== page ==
The structure of this sculpture was inspired by the parfleche (pronounced “par-flesh”) containers and travois (pronounced “tra-voy” or “trav-wa”) that were used by Native American tribes from the Plains. A travois was typically made from tipi poles, and would have been pulled by a horse or dog. Nomadic tribes used them to transport their belongings, which were often stored in parfleches. This word is thought to have come from the French words for “to parry (defend),” parer, and “arrow,” fleche, and originally referred to rawhide shields or body armor.
Although Berthe’s early style was more traditional due to her formal training, she became heavily influenced by the unconventional and modern approach to art espoused by Édouard Manet and of the later Impressionists. For this painting, Berthe may have completed part of it en plein air, or outside and onsite. Here, In this painting, Berthe’s loose brushwork and vibrant color palette work together as she attempted to capture the effect of dappled light filtering through the trees into the garden.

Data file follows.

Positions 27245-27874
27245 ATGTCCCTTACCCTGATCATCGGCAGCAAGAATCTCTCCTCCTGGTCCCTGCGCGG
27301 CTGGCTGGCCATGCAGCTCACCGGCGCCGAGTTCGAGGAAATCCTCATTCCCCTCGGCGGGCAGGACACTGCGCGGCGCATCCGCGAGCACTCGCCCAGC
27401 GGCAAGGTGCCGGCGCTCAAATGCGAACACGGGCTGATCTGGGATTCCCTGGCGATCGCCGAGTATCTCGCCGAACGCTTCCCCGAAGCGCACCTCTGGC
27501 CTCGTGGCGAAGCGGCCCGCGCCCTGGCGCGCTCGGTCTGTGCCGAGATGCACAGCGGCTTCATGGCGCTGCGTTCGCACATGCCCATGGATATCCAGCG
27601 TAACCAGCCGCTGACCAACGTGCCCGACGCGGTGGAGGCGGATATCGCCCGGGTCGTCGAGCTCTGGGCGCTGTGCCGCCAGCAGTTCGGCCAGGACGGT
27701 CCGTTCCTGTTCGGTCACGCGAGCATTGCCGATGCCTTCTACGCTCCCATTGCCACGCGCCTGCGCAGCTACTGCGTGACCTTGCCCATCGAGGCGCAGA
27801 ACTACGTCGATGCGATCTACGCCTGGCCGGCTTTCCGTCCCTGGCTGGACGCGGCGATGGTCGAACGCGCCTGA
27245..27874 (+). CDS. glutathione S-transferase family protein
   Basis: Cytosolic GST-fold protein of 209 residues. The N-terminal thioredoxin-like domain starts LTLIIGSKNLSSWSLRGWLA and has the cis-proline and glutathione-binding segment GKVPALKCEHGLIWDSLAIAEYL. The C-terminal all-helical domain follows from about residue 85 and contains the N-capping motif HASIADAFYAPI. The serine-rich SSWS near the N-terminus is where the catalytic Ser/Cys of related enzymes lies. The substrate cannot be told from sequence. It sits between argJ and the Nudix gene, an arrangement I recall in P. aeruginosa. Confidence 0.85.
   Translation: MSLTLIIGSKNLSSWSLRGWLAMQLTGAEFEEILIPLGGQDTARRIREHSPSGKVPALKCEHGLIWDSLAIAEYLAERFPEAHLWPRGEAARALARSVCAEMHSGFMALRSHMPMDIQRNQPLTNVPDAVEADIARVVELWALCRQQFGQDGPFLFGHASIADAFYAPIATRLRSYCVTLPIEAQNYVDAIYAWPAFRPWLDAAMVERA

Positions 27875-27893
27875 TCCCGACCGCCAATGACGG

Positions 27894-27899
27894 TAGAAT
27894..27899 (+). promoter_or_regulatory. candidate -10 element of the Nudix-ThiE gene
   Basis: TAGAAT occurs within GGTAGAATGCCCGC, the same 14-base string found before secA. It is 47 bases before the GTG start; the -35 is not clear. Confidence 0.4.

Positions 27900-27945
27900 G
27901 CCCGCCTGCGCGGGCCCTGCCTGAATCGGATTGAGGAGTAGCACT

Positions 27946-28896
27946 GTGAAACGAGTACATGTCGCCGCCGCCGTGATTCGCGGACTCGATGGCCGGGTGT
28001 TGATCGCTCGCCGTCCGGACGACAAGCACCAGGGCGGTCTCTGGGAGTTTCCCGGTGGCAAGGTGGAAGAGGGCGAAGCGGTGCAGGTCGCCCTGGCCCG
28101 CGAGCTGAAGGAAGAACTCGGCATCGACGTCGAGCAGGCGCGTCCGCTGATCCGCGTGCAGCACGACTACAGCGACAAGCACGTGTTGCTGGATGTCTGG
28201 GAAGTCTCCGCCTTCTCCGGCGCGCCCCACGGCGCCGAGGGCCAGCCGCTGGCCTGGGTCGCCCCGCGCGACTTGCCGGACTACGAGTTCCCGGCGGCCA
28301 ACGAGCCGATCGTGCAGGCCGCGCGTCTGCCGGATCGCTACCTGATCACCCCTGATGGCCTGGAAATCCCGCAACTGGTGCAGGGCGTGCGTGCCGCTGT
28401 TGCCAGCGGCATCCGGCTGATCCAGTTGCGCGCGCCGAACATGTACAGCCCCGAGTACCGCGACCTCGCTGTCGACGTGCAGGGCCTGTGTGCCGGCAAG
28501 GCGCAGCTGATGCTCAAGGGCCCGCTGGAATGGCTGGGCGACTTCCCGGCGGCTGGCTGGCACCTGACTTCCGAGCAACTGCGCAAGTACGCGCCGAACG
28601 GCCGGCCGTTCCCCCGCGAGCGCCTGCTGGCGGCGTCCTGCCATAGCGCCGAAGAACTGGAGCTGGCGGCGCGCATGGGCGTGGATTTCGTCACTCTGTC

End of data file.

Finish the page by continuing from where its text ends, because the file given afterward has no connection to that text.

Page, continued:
While living and working in Paris, Degas frequently attended the Paris Opera, and became intrigued with the performers and musicians he saw there, including ballet dancers. Dancers became some of Degas’s favorite subject matter, as they provided a way to investigate movement and his love of materials. He rendered them in charcoal, oil paint, prints, pastel, watercolor, wax, and clay. Degas would often portray the dancers rubbing sore muscles, stretching, gossiping, or prepping for a number on stage. Few of his works show the dancers actually on stage performing.